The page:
Anthony Kearns, considered Ireland’s Foremost Tenor, is recognized around the globe for over a decade of extraordinary collaborative work with the PBS super-group, The Irish Tenors, with whom he still tours annually. Their CDs have gone Gold, Platinum, and Double Platinum. The Irish Tenors are in the top 3 highest-grossing clients for PBS, bringing in a whopping $10 million dollars over the course of their lengthy collaboration.
Anthony also has a thriving solo career touring North America at least twice each year singing in packed houses from coast to coast both solo and in opera.
Kearns' leading opera roles include: the title role of Faust for Opera Ireland, Don Jose in a Glasthule Opera Company (Ireland) production of Carmen, and Don Giovanni (Don Ottavio) for Lismore Music Festival, also in Ireland. Anthony's performances received high praise in the Irish Times. He made his U.S. operatic debut in early spring of 2010 singing Romeo in an Opera Naples (FL) production of Romeo & Juliet: Then and Now, and performed again with them as Edgardo in Lucia di Lammermore in 2011. He returned to Opera Naples to reprise his role as Faust in 2012. Emerald City Opera (CO) invited Anthony to perform Alfred in their production of Die Fledermaus during the summer of 2011.
Anthony is a classically trained tenor with the incredible ability to flawlessly sing what audiences love to hear. His solo concerts run the spectrum brilliantly from Ireland to Broadway; from well-loved melodies to popular classics; from light hearted comedy to the drama of opera.
Anthony Kearns is the consummate performer with universal appeal. He establishes immediate rapport with his audiences, dazzling them with a re-birth of music they have loved for years: Broadway’s beautiful hits, the remarkable Lanza songbook, Viennese romance, Italian classics, and the lovely lilt of Ireland.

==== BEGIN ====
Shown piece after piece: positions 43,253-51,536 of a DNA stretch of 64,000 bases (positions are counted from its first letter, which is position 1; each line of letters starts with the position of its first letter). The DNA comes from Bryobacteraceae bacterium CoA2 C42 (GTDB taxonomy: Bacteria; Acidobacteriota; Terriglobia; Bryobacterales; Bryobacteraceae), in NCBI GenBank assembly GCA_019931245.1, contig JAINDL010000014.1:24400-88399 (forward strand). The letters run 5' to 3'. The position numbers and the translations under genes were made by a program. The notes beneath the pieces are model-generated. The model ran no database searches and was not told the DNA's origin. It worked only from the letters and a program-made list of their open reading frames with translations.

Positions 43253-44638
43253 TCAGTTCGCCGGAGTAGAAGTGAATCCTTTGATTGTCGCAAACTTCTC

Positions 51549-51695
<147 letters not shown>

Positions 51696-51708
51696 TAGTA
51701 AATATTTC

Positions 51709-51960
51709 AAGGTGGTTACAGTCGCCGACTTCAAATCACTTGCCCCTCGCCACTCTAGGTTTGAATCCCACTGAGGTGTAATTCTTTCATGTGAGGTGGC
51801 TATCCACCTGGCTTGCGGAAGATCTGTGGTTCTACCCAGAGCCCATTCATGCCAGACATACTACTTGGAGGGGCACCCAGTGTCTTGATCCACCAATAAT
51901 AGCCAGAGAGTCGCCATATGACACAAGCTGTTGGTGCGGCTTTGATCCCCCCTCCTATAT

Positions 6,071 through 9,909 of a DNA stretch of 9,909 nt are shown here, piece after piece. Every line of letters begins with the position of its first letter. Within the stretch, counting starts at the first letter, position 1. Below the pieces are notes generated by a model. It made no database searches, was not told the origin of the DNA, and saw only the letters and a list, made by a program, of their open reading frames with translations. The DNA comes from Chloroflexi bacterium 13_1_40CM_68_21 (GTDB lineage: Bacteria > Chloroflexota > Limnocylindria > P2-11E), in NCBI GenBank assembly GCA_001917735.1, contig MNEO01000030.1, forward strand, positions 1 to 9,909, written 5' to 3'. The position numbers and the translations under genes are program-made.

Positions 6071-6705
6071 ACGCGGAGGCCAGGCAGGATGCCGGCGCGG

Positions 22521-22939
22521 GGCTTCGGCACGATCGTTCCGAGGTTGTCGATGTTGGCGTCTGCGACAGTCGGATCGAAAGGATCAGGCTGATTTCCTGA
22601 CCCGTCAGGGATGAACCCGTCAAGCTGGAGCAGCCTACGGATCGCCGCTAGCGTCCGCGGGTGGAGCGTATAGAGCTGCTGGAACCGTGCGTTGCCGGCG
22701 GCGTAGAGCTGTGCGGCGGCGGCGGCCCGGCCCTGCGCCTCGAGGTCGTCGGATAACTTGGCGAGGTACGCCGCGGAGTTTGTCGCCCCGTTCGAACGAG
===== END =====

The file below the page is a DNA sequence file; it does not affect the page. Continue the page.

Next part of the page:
Anthony’s astonishing talent lights up a stage. He enthralls crowds with the power and magnificence of his voice and his all-encompassing repertoire. Bravos ring out all evening long at Anthony Kearns concerts and his audiences pull him back encore after encore.
As an original member of the popular singing group The Irish Tenors,Anthony has performed with literally hundreds of fine orchestras across the U.S. and around the world while touring with The Irish Tenors. The group has performed three concert tours each year since 1999, performing in the world’s most prestigious venues such as Madison Square Garden, The Hollywood Bowl, Carnegie Hall, The Sydney [Australia] Opera House, the National Concert Halls of Ireland,and for a very special performance on Ellis Island. The Irish Tenors are among the top money-makers for PBS, sharing the ranks with the likes of The Three Tenors (Pavarotti, Domingo, Carreras) and Andrea Bocelli. The Irish Tenors also had their own television show on Ireland’s RTE.
Anthony Kearns, Ireland's foremost tenor, is a great ambassador for Ireland.
— The Honorable Michael Collins, Ireland's Ambassador to the United States
Kearns's beautifully spun Il mio tesoro was a moment of still beauty amid the turmoil.
— The British Magazine Opera Now
Voices like this don’t come along very often. It’s a voice-of-the-century voice.
— Steffanie Pearce, General and Artistic Director, Naples [FL] Opera
Kearns created many truly sublime moments.
— The Boston Herald
Kearns is a superb singer ... a confident, compelling performer.
— The Nashville Scene
Kearns is a tenor with an easy manner, real vocal appeal and ready high notes.
— The Irish Times
Kearns’ subtle tonal shading and judicious use of well-supported head voice complements an exciting top register.
— The Irish Times of Kearns' performance as "Faust"
Anthony Kearns proved a top-notch Don José, rising to each decisive moment with quality to spare.
— The Irish Times of Kearns' performance in "Carmen"
Kearns sang every piece with a pitch-perfect, easy, light and pure tenor voice.
— The Redlands Press Enterprise of Kearns' performance at The Redlands Bowl
Anthony’s voice is lovely from top range to bottom. He connects thoroughly with both the music and the audience.
— The Palm Beach Post